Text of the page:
Altoona Mirror from Altoona, Pennsylvania on May 28, 1930 · Page 2
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Altoona Mirror from Altoona, Pennsylvania · Page 2

Altoona, Pennsylvania
Issue Date:
Wednesday, May 28, 1930
Page 2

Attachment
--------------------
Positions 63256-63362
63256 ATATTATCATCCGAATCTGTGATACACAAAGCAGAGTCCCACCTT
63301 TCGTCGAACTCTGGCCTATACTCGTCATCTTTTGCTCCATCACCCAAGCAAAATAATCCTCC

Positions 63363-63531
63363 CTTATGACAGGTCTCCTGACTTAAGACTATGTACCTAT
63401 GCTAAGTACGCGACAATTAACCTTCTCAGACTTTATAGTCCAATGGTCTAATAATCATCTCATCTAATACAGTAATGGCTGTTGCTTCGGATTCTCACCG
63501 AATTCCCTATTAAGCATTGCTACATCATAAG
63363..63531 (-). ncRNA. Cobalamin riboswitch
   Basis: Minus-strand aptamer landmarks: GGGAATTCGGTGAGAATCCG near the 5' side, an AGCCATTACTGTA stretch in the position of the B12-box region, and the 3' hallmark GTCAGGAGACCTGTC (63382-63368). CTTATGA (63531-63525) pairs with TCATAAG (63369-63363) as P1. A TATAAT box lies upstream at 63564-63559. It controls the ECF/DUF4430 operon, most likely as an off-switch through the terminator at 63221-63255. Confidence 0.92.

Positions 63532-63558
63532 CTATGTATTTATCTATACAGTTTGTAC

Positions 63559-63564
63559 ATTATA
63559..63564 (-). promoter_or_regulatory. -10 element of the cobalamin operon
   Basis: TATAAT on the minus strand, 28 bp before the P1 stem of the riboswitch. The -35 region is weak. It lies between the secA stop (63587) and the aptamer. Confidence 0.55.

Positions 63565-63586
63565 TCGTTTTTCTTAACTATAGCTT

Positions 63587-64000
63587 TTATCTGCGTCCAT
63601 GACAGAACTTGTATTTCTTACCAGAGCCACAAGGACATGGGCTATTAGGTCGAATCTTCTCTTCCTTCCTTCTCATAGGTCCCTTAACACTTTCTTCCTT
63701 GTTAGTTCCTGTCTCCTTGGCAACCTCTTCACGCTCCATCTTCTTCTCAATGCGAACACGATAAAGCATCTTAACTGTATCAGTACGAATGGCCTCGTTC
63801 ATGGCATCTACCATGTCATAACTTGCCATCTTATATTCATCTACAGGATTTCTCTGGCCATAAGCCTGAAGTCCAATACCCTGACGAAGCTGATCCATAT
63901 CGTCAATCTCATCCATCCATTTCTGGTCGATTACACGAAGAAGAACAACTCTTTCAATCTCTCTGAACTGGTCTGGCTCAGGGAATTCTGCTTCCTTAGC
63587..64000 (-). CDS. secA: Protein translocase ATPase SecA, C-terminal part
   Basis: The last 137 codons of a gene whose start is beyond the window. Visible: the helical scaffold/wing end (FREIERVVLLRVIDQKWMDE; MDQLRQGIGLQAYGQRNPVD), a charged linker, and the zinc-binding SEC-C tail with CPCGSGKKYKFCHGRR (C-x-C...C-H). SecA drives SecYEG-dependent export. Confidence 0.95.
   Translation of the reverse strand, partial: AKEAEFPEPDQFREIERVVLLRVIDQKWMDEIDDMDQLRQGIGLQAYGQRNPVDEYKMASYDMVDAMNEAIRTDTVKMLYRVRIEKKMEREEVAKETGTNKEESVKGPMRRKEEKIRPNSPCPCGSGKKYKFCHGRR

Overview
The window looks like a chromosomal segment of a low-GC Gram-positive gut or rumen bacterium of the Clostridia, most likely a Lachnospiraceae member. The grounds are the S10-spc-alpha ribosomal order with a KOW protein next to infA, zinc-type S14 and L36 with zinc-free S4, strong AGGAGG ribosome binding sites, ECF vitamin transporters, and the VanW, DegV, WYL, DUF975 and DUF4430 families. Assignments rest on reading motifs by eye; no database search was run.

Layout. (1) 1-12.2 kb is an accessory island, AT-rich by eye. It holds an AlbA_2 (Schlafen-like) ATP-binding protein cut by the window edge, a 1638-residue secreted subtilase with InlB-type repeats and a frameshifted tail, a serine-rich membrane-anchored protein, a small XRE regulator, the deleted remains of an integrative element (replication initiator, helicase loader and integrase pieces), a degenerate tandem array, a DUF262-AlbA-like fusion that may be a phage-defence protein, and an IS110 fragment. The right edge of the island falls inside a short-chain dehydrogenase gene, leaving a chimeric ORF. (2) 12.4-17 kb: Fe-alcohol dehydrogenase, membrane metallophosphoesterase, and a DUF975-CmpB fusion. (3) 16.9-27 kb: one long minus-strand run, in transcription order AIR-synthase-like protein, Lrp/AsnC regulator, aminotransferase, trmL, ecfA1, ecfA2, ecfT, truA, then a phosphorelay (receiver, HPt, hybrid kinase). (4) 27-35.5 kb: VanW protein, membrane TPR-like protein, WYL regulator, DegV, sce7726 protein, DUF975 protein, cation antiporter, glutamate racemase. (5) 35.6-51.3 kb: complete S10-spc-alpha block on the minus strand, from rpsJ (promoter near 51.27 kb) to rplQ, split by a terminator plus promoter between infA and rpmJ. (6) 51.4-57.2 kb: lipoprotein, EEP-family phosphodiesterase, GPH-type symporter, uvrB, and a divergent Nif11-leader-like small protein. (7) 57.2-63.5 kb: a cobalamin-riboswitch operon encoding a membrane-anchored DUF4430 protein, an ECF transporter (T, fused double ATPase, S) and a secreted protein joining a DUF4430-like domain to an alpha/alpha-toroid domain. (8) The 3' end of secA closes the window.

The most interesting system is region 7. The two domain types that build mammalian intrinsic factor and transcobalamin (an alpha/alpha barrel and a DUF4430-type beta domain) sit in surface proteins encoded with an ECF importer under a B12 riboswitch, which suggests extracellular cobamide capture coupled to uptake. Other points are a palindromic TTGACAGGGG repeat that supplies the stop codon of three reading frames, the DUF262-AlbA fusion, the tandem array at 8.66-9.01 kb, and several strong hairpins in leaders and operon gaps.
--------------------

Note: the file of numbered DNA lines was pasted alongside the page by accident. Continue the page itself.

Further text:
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1NBELLWOOD \ •-. Crossivord Puzzle «ft« 9 ratable Time by All Attending Inter- Oathferiaif an Guest* of tef an Valley ttfiit. a* County Pomona grange, No. 37, ffctwms of fiu8b»i»dry. met in regular Session In BellwOo.d, Saturday. Mem,**W» Of th* nine BUlr county Brang«c met In the home of Logan- Valley fjwnge as their guMts. ' The meeting was tailed to order at 10 o'clock in the morning by the worthy master, Harry R. Owin. A very, de, llKhtful, varied, and instructive pro- elatn prepared by the lecturer, Mrs. Mary 1,. Tussey, was presented. lite address of welcome was delivered by T. B. Hunter on behalf of Logan Valley grange. After his warm words eT^Bettag evwyone felt entirely at home. Elmer Miller, Bald Bag e grange, responded in his inimitable way. He stressed the idea of rearing fcovs and girls to love the grange ipd to devote a life of service to the Secrecy H. S. Fleck, Sinking Valley it-ange, read the minutes of the previous meeting whicly had been held at • Hollidtysburg, Feb.-22. In the characteristic Fleck style at opportune places spice was injected into tne minutes. This spice was enjoyed by ail. In the absence of treasurer, W. Harry Stiffler, Mr. Fleck read his re- nort This report showed that Pomona grange, No. 37, is in a flourishing con- dl SUte Deputy W. F. Hill of Huntingdon gaveh is report. He stressed the Idea that we need to work harder for equalization of taxes and for the relief of real estate. He deplored the facl! that the highway department spends such huge sums in improving main highways while the rural folk are left in the mud. S3. G. Hamil, county agent, gave a very interesting and instructive talk on insect pests and suggested remedies and control' measures. His talk was still more heightened by the fact that he used a stereopticon to show tne various pests in the different stages of development and how they operate on the fruits and vegetables. Miss Kathleen Kitchey, Clover Creek grange, gave a monologue, The Agent." Her effort was appreciated and heartily applauded. At this time the meeting adjourned to meet around the festal board in the .Y. M. C. A. Here the ladies of the .Bellwood Lutheran church' spread a dinner ' »umputous enough to please the palate of the most discrimating epicure. The ladies have the sincere thanks of every one of the 200 present. The first number on the afternoon program was an address by Jacob H. Taylor, Washington, D. C. He delivered a powerful discourse, on the part the grange can play in the movement -fdr peace, He received the close attention of everyone. He made a plea for more members, showing that in ^REASONABLE SPEED NEW TRAFFIC RULE HORIZONTAL 1 Mine entrance. 5 Squalid neighborhood. 0 Light talk. 10 To decay. 12 Produces us clew- profit. 14 Sing. 15 Coin. 10 Image. 17 Region. 18 Klnp. If) Cnnse. 20 To (Minion. 22 Put bottoms on slices. 23 Almond. 25 Hastened. 28 Edge. 20 Insurgent. 31 To total. -It! Consumer. 44 Oalt. 45 Receded.. VERTICAL. 1 A division, a .Seraglio. 3 To arrive nt. 4 To jog. YESTERDAY'S ANSWER 34 Divtn. 35 Simple. 30 Inlet of the sea. 3T Body of I mid. 3O To observe. 40 Mist. 41 To u 42 To 'slit. 3 To pierce with a knife 6 Concord. 7 Badge of valof. 8 To poke up. 0 To scorch. 11 Verbal. 13 Coaster. 21 Revolution. 22 Auction.. 24 Harassed. 25 To venerate.. 26 Shower. 27 Insertion. 28 Pertaining to the cheek. 30 Coffin stand. 31 To degrade. 32 Stupefied. 33 One who colors fabrics. 38 Sooner than. 40 Nave. By 01VEN I CtWGAGO, May 28.-ttow fast speftd constitutes "t6o fast"- on city streets and boulevards no-* IS a matter that tafcea 'the judgment of police and courts here. Traffic courts Indicate that they \Vlll apply'the rule of reasonableness rjtther than a hard antt fast speed limit. Sdmethlng of this sort has been : done In several states on country highways, but It is a relatively new departure for cities, and one that alarms Chicago's police commissioner. In dismissing four thousand traffic cases all in one batch, Judge Freeman L. Falrbank said here: "Times have changed. The drlVefs are better than they were ten years ago, and the cars are more/suited to higher rates o£ speed. We cannot judge a maniby'how fast he la driving. We must know the width of the street at the point of arrest, the time of day, the amount of traffic congestion, the mechanical condition of the car, and the experience of the driver, "A man may drive at a lively pace without endangering anyone, ot he may drive at a moderate speed and be a menace to life, limb and property." Park police officers, who control the boulevards, indicate that on straight stretches even in Chicago, forty miles an hour may not be excessive. "We arrest them only when they go - atttS o if * ntt*rt of fttol . aWtoent h»« beeft sows* »« Ifltei. ri« *m P h**i*ed that m^ ttto w*y ww eing ftpened to i-fefiklwrfn*!**, And from is lxpeM«fte« h« it nbl rtaiy~to snorts the new fitogrArn, ddmmlssloner Russell pointed out that since last Jctobef Ms force Htd glvjm 198,000 rreat sUpa'ift traftlc cases with only 0.000 of them aettted ,ifl court The ther U»,000 were Stored or ."fixed.'• "Why the eltufcUtm is asinine, he •set-ted. "Every time I fcm out play* ng golf 1 hear a bellow frort an ad-- lHllg fairway: 'Oh, commissioner, I ant .to see yoti a minute. Here^ an rrest slip I got for speeding. Take There IS no Substitute For- numbers is strength. This number was followed by an XlliO HU.t***/Sil " **** •—.-—.. « impressive memor)al service by a group of matrons. They were dressed in •white. Half carried candles while the other half carried bouquets. As the name of a deceased member was called, a bouquet was placed on the table as a candle was extinguished. . ' •The 'home economics department then presented a program. This was in charge of Mrs/G. R. Stiffler. It included a solo by Mrs. J. Lotz, reading by Mrs. F. Cox, a reading by Mrs. Detwiler, and a solo by Miss Tussey. Mrs. Edna Smith and Mrs. C. S. Kniss Bang a duet. The subject of literature and morals was discussed briefly • by E. S. Miller and Chas. S. Kniss. Which is the greatest agent for peace, the radio or the airplane? Mrs. feetwiler of Clover 'Creek upheld the radio, while Superintendent T. S. Davis showed the power of the airplane for peace. Kenzie S. Bagshaw added his testimony to the greatest force for ^Messrs. Neff and Peck of Huntingdon county, the former the newly elected county superintendent of schools and the latter a past master, gave u few words of greeting. A resolution favoring universal peace ana one expressing- appreciation to Logan Valley grange for the entertainment were introduced by T. S. Pavis. Both were unanimously adopted. Pomona grange master, H. R. Gwm, made the closing address. This closed one of the most successful Pomona grange meetings. Everyone went away well pleased. ?i WOULD HELP CHILDREN. JERUSALEM. May 28.—Advising t Moslems to abandon polygamy, the Arab newspaper Falastin suggests that the money thus saved might be donated to national purposes, or spent on the education of the offspring of one wife. I ADVERTISERS TO BE INVESTIGATED By ROBERT MACK, Staff Correspondent. (Copyright, 1930, by Consolidated Frew.) WASHINGTON, D. C., May 28.— Uncle Sam's economic police—the federal trade commission—are preparing to dip Into radio broadcasting to rid it of allegedly abnoxious and misleading advertising. This agency, created to keep American business endeavor on the straight and narrow, has tentatively prepared a complaint against a radio advertiser, who has been using individual stations throughout the country to promote a medical appliance held out to b* a, cure-all. More than a dozen stations have been forewarded, it is ^earned, and practically all of them have discontinued the program. ;•-The complaint itself—the first which the commission ever has had under contemplation in broadcast advertising —probably will be issued shortly. Whether it 'will be againct the advertiser alone, or against radio stations too, depends upon developments of the immediate future. If all of the stations duit using the program under scrutiny, the complaint merely will be against the company itself. It is the Job of the trade commission to eliminate unfair methods of Using in the same light as newspaper and periodical advertising. That there Is a fertile field ahead for the commission seems unquestioned. Scores of stations are broadcasting "tainted" sponsored programs. The same kind of advertisements on the printed page would not be countenanced. Complaints against direct-selling, commodity plugging, and even lottery .campaigning over the i"adlo have been received in an endless stream by the federal radio commission. Although not generally known, the radio commission has no discretion whatever In such matters. Under the law it is specifically prohibited from censoring station programs, although It may consider all-around program merit in act- Ing upon the applications of stations for license renewal. Even now a case of this sort is pending before the commission., Station KFKB, at Milford, Kans., was cited for alleged use of obscene and indecent language in connection with programs of Dr; John R. Brinkley, who has a close affiliation with the station; Dr. Brlnkley was charged by the American Medical association, with improper solicitation of medical practice, and with erroneous claims that he performed goat-gland operations which resulted in physical rejuvenation. 31UII tu cfi**".*.^..*' *-• . . competition in business generally. Under the law, however, it does not Itself initiate action against individuals or corporations engaging in questionable pursy!ts', but does so after cornr plaints have been filed and a thorough investigation has been made. Tho commission views radio adver- . LeaveiSktoV«IvetySoft What • Joy for your s|cin-thls fi«ntle cocoanut o-ll CMP Out lather* instantly even In the hardest or coldest water! Antiseptic, too,-It removes dangerous germs. Oversize white cake IOC. •* NOW BEADY! The 1930 WILSON Line WALL PAPERS Your Paperhanger or Decorator will show these modern papers at your request. H. L. Wilson 1021 Chestnut Ave. A. R. PATRICK Jeweler Eleven Sixteen, Twelfth Street »* m* «hMmb|« *«t of belC tftdttlktt M»d •t e has it* frttiff* cut Oval shafted And A gtltChW motif decotiling th* ftoftt f OK JSlf f ifc» J Prf««» Mftllel Pftlri P*itlbl* Visit t)fl» Btftgklti BMement ! Well then, what should people who liv^ in glass houses do£ Every house it a "gliiw" house today— glasi in the tense that what is inside i* not hidden but »een. Sociability hai increased; shade* are up, the latch string ii out, and WELCOME it on the mat. So, people who live in glass houses, having learned long ago not to throw stones, must now learn to make their hornet more cheerful and liveable and consequently more Colorful. JIFFY-NAMEL dpes all thii— quickly and easily. Thit quick-drying, colorful enamel can be applied by you and your wife— on furniture, 'wood work, radiators— on anji/iing you know looks worn and shabby. Buy some and try it I Stop in and ask f?r FREE Booklet, D-4. • All about "Color In Modern Decoration." Sold In Altoona by W. I. Dougherty & Son (2 stores) George Myers George $. Morrow & Co. ji r rr-N AH A If ITON SIBltY PRODUCT 1419 Fourth St. 1615 8th Ave. QUALITY • IS • THE • BEST; POLICY GRAHAM STANDARD SIX 4-DOOK TOWN SEDAN Spring Ushers In NEW FIBRE SUITES There is an irresistible something about spring . . . something that calls us to reach out for bright colored flowers for new furniture and above all new life and beauty for the bun room. Fibre and stick reed suites are colorful '-They usher in freshness and a new gayet-y in perfect keeping with spring. It will be a real inspiration to browse through our showing. 3 PC. WOVEN FIBRE SUITES Ja this age of color and modern design, ^^^^ ^^ ftft ypu will want a new woven fibre suite for 9^^^^^B* • your sunrooin. Choice of colors and uphol- ^^B^T^ ptsrjng. £ettee, chair and rocker, at *^^ W MODERN NEW DESIGN After all comfort is the first consideration in the design ot the new fibre suite* now displayed. Simplicity of line is apparent and each piece has deep spring filled cushions. Groups Assembled For Your Needs Groups may be aaeiniled fro/n our complete showing to meet your own home needs. Kack design is offered in a wide choice of finishes and coverings. The STANDARD Furniture Co. N. 1407 Eleventh Avenue 9 Groktm Special Etskt StJait.KO fcp. «rrt* Graham lime^roveJ 4-sf'fi »ra>am>sA». Also available in Coupe with rumkle seat. Sf* wire wheels, side mounting!, ipetul equipment extra. Price at factory Graham Standard Eight. 3-tfeeJ tranimimm uHb qiuet setaui tear, tl44S,preceatUet»ry GRAHAM SPECIAL EIGHT SEDAN Value Features of the Graham Standard Six Tottm Sedan 115-inch wheelbase—which gives spacious comfort, and full size. 6-cylinder—66-horsepower motor, 207 cubic inches displacement which gives limitless power. 7»bearing crankshaft —. 81.4 square inches main-bearing area _which gives sweet, smooth operation. Adjustable foot pedals and, adjustable seats ~- which give the utmost convenience and comfort. Hydraulic 'four-wheel brakes — internal expanding, with 12-inch drums —which give dependable braking and perfect security. Cam and lever steering which gives the greatest e^se in handling. Graham-built body —with four wide doors, gives comfort, appearance, protection and durability. And shatter-proof pl ate gi as . s throughout at the lowest additional cost ever placed on such equipment. Value Beyond Approach No matter what particular model of the Graham catches your fancy, you will find it is an exceptional value. As you view it on the salesroom floor and study its points of superiority, you realize that the Graham gives a measure of worth for which you have been accustomed to pay considerably more than the Graham price. But only when you step into a Graham and drive it a short or long distance, as you choose, will you fully appreciate what the Graham kind of value means. in fiAAMAM Value Features of the Graham Special Eight Sedan \ 8-cylinder, 100-horsepower motor which gives the flexibility and power that make the Graham Eight so brilliant a performer. Graham rime-proved four-speed transmission which provides the finest thrills in-mptoring. Lightning get-away in second gear. Rapid acceleration in silent third gear to 65 miles per hour. Eighty miles per how with amazing ease in fourth gear. Sixty miles per hour in 19 second* from standing start. From 60 miles per hour to a smooth stop in less than 5 seconds. And complete equipment of shatter-proof plate glass, at the lowest additional cost ever placed on such equipment. MILLIKAN MOTORS, Inc. 1314 Twelfth Avenue, Altoona, Pa. \ Phone 9301 P«im Alto Nut Loaf Ring • Peacock Brand Bologna Spiced Luncheon 25c ^ ib '28c Sandwich Rolls Db«. 17c LET US DEMONSTRATE The Ironrite Duf old Ironer Neat and compact ,it is ideal for the small apartment or kitchen. -' Eaty to Operate The J. E SPENCE Electrk Store 1310 12th Ave. Phone 4191 Home of the World's Leadlnr Electrical Appliance* and Ba4io> MEYER JONA//GN i Co 1226 Eleventh Avenue. Phone 6145. GOTHAM i ' ' • t Silk Stockings] Mean "Quality" Today Exactly As THey Did In The "Good Old Days" They're sheerer, of course, ever so much sheerer-—and decidedly more subject to hard wear, to devas- v luting pull threads. But the same high quality that made Gold-Stripes famous for their wear years ago is just as conspicuous today. Moreover— $1.50 $1,95 1 « NOW AS THEN » ran ihtt startt a6ove caw pa** the Cold Stripe Smart New Purses, ) *2' 2 ^ The new 1930 L<*g& are heaps smarter and loads more thrilling than they've been for years! And whether they're in silk print, shantung, linen or leather, these new Joiiabson versions ,are supreme — JoiMsson's, Main floor Shops —